1. ^ Muller, Z., Bercovitch, F., Fennessy, J., Brown, D., Brand, R., Brown, M., Bolger, D., Carter, K., Deacon, F., Doherty, J., Fennessy, S., Hussein, A.A., Lee, D., Marais, A., Strauss, M., Tutchings, A. & Wube, T. (2016). "Giraffa camelopardalis". IUCN Red List of Threatened Species. Version 2015.2. International Union for Conservation of Nature. Retrieved 2016-12-16. 
  2. ^ IUCN. "Giraffa camelopardalis: Muller, Z., Bercovitch, F., Brand, R., Brown, D., Brown, M., Bolger, D., Carter, K., Deacon, F., Doherty, J.B., Fennessy, J., Fennessy, S., Hussein, A.A., Lee, D., Marais, A., Strauss, M., Tutchings, A. & Wube, T.". IUCN Red List of Threatened Species. doi:10.2305/iucn.uk.2016-3.rlts.t9194a51140239.en. 
  3. ^ a b Bercovitch, Fred B.; Berry, Philip S. M.; Dagg, Anne; Deacon, Francois; Doherty, John B.; Lee, Derek E.; Mineur, Frédéric; Muller, Zoe; Ogden, Rob (2017-02-20). "How many species of giraffe are there?". Current Biology. 27 (4): R136–R137. doi:10.1016/j.cub.2016.12.039. ISSN 0960-9822. PMID 28222287.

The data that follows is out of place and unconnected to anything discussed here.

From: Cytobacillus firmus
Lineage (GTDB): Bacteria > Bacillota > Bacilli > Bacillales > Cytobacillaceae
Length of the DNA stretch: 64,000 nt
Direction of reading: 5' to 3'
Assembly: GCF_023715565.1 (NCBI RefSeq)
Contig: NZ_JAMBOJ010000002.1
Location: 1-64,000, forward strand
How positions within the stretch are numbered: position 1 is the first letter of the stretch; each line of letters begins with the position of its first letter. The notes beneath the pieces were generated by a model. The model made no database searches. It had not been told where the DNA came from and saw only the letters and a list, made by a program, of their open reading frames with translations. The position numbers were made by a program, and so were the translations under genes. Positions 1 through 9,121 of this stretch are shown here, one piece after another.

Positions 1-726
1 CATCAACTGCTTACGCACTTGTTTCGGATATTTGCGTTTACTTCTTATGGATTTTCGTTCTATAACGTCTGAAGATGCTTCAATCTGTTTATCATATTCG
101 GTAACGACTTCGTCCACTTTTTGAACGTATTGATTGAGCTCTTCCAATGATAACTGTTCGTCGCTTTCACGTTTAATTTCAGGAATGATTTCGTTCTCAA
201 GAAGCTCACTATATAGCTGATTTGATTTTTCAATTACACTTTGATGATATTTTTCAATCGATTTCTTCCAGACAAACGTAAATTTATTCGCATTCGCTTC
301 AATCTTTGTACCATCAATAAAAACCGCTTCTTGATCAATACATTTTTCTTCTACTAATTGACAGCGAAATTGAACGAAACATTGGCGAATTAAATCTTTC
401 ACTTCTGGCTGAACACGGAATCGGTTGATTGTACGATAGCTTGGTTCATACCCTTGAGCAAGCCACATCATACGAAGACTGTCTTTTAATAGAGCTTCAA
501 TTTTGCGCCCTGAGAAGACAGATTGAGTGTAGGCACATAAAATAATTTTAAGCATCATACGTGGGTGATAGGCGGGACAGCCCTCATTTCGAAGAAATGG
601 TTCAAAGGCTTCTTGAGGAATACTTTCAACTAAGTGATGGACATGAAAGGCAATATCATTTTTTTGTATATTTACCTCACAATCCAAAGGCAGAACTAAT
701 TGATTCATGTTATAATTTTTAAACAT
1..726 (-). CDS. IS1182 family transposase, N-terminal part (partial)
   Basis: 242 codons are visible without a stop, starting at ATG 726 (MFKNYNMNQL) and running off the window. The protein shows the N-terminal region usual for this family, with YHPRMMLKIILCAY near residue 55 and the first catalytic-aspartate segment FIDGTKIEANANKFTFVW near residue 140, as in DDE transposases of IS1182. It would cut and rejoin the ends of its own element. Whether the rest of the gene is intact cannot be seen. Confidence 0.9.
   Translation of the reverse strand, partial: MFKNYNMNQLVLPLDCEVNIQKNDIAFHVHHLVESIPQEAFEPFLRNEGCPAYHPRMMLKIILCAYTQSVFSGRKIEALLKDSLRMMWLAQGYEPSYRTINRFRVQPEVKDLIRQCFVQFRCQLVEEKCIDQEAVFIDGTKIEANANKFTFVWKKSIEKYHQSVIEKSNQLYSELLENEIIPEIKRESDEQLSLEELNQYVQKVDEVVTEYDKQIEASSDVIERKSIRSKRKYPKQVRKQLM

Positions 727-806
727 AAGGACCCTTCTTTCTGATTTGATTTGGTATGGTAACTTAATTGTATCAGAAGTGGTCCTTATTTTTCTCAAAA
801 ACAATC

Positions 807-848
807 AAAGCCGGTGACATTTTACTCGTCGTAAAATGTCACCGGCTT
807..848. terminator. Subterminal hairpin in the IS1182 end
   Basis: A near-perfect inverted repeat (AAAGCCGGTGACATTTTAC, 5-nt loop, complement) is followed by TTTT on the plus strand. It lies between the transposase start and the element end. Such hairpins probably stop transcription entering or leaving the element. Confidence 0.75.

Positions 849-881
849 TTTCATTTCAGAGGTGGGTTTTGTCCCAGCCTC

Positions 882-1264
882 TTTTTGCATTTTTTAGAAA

4. ^ Groves, C. and Grubb, P., 2011. Ungulate taxonomy. JHU Press.
  5. ^ Fennessy J.; Bidon T.; Reuss F.; Kumar V.; Elkan P.; Nilsson M.A.; Vamberger M.; Fritz U.; Janke A. (2016). "Multi-locus Analyses Reveal Four Giraffe Species Instead of One". Current Biology. 26: 1–7. doi:10.1016/j.cub.2016.07.036. PMID 27618261. 
  6. ^ Brown, David M.; Brenneman, Rick A.; Koepfli, Klaus-Peter; Pollinger, John P.; Milá, Borja; Georgiadis, Nicholas J.; Louis, Edward E.; Grether, Gregory F.; Jacobs, David K. (2007-01-01). "Extensive population genetic structure in the giraffe". BMC Biology. 5: 57. doi:10.1186/1741-7007-5-57. ISSN 1741-7007. PMC 2254591Freely accessible. PMID 18154651.